Sport Fitness Fitness goals: Did you set them for 2017? Here’s how to maintain them
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Fitness goals: Did you set them for 2017? Here’s how to maintain them

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Motivation can be hard to find at times. Photo: Getty
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Plenty of us brought in the new year promising to achieve the fitness goals we probably didn’t get to in 2016.

But now, with February upon us, school back and work pressures starting to mount, it can be easy to push your fitness goals back down the priority list. Right?

It is only natural that the shine may have already worn off your well-intended new year fitness resolutions, particularly if the progress you have seen is minimal.

But experts say the best way to keep on the right track is to set yourself a task.

“Human beings are geared to seek challenges, but unfortunately people get busy, and worse, listen to parents, peers and the media which often say: in mid-life you’ve got to slow down,” motivational speaker and The Bucket List Guy, Travis Bell, told The New Daily.

“If you set and achieve a fitness challenge – or tick something off your bucket list – it will not only have a positive effect on your health, but also on many other areas of your life.

“You will have more energy which can mean more dollars and cents at work, it can improve your personal and romantic relationships and just make you a happier person.”

So, to help maintain – and achieve – your 2017 fitness goals, Bell suggests following these three simple steps.

1. Make a commitment now

Don’t worry if you haven’t started training yet.

But you should set a deadline for when you want to achieve your fitness goal, Bell believes.

“Putting a date in your calendar will enforce an intense motivation to make it happen,” he said.

Bell calls it reverse engineering goal setting, which means by committing to a goal first – even before you start exercising – you will increase your likelihood of achieving the goal because you put yourself under pressure to see it through.

“People also need a measure for their fitness goals, something tangible or a visual,” he said.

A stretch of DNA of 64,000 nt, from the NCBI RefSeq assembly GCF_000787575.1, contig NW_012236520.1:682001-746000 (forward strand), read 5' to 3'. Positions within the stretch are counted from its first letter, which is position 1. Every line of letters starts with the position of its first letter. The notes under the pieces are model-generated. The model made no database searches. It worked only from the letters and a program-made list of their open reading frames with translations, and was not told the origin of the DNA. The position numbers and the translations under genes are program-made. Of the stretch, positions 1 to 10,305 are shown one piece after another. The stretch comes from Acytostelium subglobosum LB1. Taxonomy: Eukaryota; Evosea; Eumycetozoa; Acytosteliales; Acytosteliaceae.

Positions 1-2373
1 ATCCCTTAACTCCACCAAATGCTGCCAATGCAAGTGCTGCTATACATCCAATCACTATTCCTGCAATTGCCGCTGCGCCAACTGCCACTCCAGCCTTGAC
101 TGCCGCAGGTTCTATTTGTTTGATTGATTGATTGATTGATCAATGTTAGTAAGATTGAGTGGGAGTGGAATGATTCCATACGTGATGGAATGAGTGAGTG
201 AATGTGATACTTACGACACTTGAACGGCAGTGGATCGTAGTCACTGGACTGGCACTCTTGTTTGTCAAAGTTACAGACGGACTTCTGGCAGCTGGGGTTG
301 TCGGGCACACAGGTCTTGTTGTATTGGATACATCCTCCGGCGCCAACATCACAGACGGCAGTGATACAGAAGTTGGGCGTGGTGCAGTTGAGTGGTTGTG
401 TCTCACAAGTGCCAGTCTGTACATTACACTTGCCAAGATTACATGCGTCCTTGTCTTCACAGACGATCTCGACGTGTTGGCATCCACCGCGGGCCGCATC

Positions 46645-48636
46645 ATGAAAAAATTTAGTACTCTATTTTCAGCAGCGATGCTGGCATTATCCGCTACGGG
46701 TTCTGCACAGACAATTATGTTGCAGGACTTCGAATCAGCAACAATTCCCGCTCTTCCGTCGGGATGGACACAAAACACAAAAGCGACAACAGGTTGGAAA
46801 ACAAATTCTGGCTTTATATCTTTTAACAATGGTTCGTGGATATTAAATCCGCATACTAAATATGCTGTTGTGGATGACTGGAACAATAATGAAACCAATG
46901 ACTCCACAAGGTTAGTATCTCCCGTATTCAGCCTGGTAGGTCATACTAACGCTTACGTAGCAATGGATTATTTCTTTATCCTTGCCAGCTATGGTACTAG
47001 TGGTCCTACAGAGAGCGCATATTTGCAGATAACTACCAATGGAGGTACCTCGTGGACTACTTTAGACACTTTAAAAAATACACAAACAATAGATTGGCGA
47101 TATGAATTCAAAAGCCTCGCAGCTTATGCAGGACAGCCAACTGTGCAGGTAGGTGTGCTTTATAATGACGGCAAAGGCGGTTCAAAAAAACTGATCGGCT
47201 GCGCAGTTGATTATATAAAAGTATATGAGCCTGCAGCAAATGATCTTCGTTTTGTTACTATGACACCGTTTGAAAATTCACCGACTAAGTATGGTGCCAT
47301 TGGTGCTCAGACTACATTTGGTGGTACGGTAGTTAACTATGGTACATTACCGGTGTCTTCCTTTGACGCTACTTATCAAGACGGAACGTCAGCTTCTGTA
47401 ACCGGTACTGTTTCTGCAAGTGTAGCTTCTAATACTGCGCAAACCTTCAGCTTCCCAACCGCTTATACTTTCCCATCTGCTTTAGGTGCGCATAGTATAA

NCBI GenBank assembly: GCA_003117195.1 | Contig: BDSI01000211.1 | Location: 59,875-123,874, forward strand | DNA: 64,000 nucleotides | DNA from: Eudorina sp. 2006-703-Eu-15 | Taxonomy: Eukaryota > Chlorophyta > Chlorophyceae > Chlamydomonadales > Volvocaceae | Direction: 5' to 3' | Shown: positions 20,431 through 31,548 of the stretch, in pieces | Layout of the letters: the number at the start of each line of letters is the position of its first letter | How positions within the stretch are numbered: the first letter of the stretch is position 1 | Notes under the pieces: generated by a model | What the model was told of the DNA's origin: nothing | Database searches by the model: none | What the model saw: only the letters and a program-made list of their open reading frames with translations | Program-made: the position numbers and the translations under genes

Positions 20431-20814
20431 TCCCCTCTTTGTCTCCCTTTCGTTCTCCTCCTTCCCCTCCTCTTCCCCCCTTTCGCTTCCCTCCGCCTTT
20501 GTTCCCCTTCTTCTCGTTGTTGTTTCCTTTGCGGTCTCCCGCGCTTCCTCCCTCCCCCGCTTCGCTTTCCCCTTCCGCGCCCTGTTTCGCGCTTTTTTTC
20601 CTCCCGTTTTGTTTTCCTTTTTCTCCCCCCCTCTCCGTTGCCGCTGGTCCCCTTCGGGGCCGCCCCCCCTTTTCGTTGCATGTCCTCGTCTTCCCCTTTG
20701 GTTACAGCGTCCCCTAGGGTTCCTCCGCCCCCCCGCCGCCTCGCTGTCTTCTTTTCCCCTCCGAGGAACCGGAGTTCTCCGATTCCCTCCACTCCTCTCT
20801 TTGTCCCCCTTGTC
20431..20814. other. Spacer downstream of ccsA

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A beach holiday can act as great motivation. Photo: Getty

“So instead of committing to a standard of living like losing weight or toning up – why not say your goal is to go to Santorini mid-year and be photographed in your swimsuit?”

If your motivation goes missing along the way, Bell says to remember why you want to achieve the goal in the first place.

“If your ‘why’ is strong is enough, the ‘how’ will work itself out.”

2. Announce your fitness goals

There’s no better way to push yourself to actually achieve your new year fitness goals than by telling others about your intensions, says Bell.

“It’s not enough to do a Google search of a fun run or weight loss program,” he says.

“You must declare your commitment on social media, register for the event, pay the deposit and sign up.”

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Posting on social media can help you stick to your goals. Photo: Getty

He says many people need to trust themselves more in that moment of sharing their goals, and remind themselves that they have got what it takes to make it happen.

For Bell, he is posting training updates of his 2017 fitness goal, which is to cycle this year’s Tour de France course including the gruelling Alpe d’Huez with its 1860m elevation.

Last year he summited Mt Kilimanjaro despite suffering severe altitude sickness, and in 2012 completed the IRONMAN Asia-Pacific Championship Melbourne – when he registered he didn’t even own a bike!

3. Reap the rewards of pushing yourself outside your comfort zone

Sure, there’s a fine line between taking yourself outside your comfort zone to achieve a fitness goal, and setting an unrealistic resolution.

Bell suggests setting micro goals within your big bucket list item to help build momentum and eventually push your limits.

For example, if you want to run a marathon start by registering for a 5km event.

“I can guarantee once you’ve received the finishers medal, experienced the high of crossing the finish line and had your friends and family cheering you on from the stands, you will want to do a 10K, a half marathon and then your marathon,” he adds.

“It’s not just about getting outside the comfort zone, it’s all about the growth of you as a person on the path to achieving the bucket list tick.

“And, more importantly, it’s about the you that exists on the other side – the person you don’t know yet – which is your potential.”

Bell’s catchcry is that people live until they are 80, but die at 40.

So to avoid unhappiness, and to maintain your 2017 fitness goals, he says it’s best to always keep exploring your potential – because “life’s way too short”.

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